Colonialism is distinguished from “imperialism” in that imperialism generally refers to the outward-looking role of the metropolitan centre in creating an ideological theory and of ruling another territory. “Colonialism”, on the other hand, is generally invoked to suggest the practice of settling and proceeding to rule over a territory.[1] Therefore, “imperial” is used to describe the centre, “colony” the territory.

In the context of this dictionary and current conversations around decolonisation in museums and wider society, colonialism refers to the European imperial project, and its offshoots in settler societies (e.g. Canada, the USA, Australia, South Africa and New Zealand). Whilst direct colonial rule over parts of the world was a historical project, we continue to live with these inheritances today, both in metropolitan centres and former colonies.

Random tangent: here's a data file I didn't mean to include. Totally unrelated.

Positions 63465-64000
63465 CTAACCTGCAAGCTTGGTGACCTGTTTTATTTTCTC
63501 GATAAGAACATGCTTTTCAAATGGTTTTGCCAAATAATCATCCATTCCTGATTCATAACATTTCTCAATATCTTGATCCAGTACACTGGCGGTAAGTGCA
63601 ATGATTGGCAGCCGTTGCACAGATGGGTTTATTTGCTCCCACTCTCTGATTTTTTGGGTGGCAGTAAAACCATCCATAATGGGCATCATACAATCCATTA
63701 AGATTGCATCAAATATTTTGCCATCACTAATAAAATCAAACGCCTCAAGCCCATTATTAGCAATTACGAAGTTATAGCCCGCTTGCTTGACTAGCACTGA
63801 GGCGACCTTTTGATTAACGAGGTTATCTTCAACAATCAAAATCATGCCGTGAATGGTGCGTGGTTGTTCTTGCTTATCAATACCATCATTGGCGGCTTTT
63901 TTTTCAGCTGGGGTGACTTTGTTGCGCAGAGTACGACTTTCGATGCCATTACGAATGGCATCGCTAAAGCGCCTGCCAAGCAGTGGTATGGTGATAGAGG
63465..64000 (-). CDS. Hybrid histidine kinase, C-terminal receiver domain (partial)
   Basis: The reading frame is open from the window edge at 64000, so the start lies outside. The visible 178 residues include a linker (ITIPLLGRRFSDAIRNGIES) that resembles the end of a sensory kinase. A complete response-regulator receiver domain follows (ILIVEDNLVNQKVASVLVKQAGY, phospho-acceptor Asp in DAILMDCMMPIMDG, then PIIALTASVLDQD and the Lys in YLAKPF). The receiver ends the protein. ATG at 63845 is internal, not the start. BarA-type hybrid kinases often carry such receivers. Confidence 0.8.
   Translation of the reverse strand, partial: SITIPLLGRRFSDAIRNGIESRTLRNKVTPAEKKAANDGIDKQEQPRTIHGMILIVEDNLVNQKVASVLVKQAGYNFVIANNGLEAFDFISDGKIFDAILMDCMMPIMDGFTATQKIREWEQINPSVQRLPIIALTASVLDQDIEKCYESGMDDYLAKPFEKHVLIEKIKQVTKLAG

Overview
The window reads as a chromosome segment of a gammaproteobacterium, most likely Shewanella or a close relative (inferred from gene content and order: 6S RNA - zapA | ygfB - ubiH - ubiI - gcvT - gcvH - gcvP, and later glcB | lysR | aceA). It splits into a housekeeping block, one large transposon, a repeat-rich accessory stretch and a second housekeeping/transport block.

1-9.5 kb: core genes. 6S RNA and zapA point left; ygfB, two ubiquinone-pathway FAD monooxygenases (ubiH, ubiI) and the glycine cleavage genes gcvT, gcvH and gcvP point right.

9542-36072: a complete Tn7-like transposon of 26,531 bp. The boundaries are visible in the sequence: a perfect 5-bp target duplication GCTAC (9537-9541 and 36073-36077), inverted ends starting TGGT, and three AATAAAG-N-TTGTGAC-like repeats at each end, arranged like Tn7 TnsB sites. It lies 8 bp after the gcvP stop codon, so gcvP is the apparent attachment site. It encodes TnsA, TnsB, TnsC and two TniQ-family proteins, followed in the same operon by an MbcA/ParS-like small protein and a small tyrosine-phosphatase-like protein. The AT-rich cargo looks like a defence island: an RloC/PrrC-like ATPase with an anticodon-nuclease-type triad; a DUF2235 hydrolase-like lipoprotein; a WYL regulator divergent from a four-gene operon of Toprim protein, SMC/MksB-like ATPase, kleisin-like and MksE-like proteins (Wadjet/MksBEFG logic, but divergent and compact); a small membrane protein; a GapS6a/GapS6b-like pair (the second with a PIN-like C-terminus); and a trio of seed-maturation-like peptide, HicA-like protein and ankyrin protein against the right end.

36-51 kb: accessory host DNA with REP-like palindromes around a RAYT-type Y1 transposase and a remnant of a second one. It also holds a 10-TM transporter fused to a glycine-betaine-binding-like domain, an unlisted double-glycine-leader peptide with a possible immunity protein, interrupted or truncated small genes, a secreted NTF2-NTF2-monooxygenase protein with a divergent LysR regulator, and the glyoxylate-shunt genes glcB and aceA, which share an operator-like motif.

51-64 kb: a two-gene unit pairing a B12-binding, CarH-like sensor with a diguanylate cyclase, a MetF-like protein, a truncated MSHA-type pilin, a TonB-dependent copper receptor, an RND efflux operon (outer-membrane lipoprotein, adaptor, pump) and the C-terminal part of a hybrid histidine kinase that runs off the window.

[1] Edward Said, Culture and Imperialism, (London: Chatto & Windus, p. 9).


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